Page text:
Sudden Oak Death Threat

An estimated 18,000 potentially infected nursery plants, primarily camellia and rhododendron, were sold from Georgia nurseries. Only 300 of those potentially infected plants have been tested for SOD, and three were positive.

GON Staff | April 9, 2005

Georgia received more nursery plants potentially infected with sudden oak death than any Eastern state, and a large number of those plants were bought by the public and likely planted around homes across Georgia.

Monrovia Nurseries in California shipped about 28,000 plants to Georgia from January of 2003 to March of 2004 that could have been infected with sudden oak death (SOD), a fungus that has killed tens of thousands of oak trees in 13 California counties and one county in Oregon.

So far, testing has confirmed plants infected with SOD at 13 Georgia nurseries spread across the state from Dalton and Athens in the north to Atlanta and Augusta, and south to Douglas and St. Simons. Those plants were destroyed, but by the time testing was started, approximately 18,000 plants possibly infected with SOD were already gone from the nurseries. So far only about 300 of the plants bought from nurseries that were possibly infected with SOD have been tested. Three of those tests came back positive for sudden oak death, and the infected plants were destroyed.

According to James Johnson, Forest Health Coordinator for the Georgia Forestry Commission, SOD has not been detected on nearby plants or in the landscape where infected nursery plants were found.

“We’re monitoring near the nurseries that received infected plants and near the sites where we got the three positives from homeowners. It’s important for people to know that right now, Georgia does not have sudden oak death,” James said. “We do have nursery plants that were sent here that were infected, but sudden oak death has not been found outside of those plants.”

The Georgia Forestry Commission is trying to educate the public about sudden oak death. They have a brochure that is available by calling 800-GA-TREES.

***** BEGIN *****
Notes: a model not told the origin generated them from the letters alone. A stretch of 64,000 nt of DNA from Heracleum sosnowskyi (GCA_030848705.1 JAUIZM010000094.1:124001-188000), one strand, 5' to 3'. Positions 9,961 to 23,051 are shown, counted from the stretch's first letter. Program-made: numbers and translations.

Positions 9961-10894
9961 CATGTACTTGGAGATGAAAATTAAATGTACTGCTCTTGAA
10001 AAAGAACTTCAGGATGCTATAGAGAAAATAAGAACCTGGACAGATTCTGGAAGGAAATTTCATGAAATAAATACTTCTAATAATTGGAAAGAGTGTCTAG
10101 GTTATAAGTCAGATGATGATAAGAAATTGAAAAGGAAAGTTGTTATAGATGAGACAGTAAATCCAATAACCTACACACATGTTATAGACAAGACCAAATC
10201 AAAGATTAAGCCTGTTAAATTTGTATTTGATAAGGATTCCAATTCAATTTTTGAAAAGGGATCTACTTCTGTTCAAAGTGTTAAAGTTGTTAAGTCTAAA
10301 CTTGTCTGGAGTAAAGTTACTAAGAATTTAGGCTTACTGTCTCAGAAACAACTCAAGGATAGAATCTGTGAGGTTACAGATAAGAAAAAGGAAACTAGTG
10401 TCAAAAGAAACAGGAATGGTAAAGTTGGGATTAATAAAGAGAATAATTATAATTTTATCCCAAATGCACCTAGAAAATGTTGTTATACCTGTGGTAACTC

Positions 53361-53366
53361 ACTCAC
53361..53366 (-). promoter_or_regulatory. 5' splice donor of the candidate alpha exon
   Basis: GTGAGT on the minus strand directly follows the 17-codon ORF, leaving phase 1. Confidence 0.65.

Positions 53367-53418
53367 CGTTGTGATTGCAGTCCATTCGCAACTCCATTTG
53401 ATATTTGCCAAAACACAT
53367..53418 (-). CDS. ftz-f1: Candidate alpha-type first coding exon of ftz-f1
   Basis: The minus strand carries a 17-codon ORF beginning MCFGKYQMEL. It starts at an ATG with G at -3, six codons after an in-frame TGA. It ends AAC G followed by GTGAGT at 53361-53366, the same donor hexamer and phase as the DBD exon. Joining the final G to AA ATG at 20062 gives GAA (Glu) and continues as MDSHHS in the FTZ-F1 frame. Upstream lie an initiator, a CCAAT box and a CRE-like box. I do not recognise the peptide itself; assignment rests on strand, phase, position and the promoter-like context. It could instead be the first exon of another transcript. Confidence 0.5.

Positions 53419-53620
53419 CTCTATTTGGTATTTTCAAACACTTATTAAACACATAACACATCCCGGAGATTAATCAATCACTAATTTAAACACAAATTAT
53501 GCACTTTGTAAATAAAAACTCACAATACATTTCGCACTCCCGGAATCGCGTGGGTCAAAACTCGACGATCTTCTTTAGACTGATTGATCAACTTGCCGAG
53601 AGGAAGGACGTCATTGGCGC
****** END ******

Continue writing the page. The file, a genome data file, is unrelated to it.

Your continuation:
It is unknown what would happen if SOD spread through the woods of Georgia, but a worst-case scenario would be the widespread death of white and red oaks, trees that are extremely important to wildlife here.

Sudden oak death was first detected in Marin County, Ca. on a tanoak tree in 1995. It has since spread through 13 coastal counties of northern California and in one county of southwest Oregon along the California border. It is thought that the disease prefers wet, cool climates, however the discovery of the fungus on camellia plants at the Monrovia Nursery occurred in Los Angelas County, well away from any area previously infected by SOD.

There is also little information on the life history and characteristics of how sudden oak death is spread, even in California. Researchers believe that infection propagates on the leaves of understory host plants, such as rhododendron and buckeye, causing a rapid build-up of the fungus in the environment, which then can infect oaks.

The Georgia Forestry Commission is asking for help from homeowners who bought the following nursery plants from January 1, 2002 to July 1, 2004: camellia, rhododendron, pieris, viburnum, and syringa. If you bought these plants, watch for symptoms of dieback on the twigs or spots on the leaves. If you notice symptoms of SOD, do not dig the plants up. Instead, contact your local county extension agent.

According to James, the peak time for symptoms of SOD in Georgia will be April and May.

A symptom of sudden oak death on nursery plants is spots and dieback on leaves. If you bought a camellia, rhododendron, pieris, viburnum, or syringa between January 1, 2002 and July 1, 2004, watch for these symptoms and contact your county extension agent if you see them.

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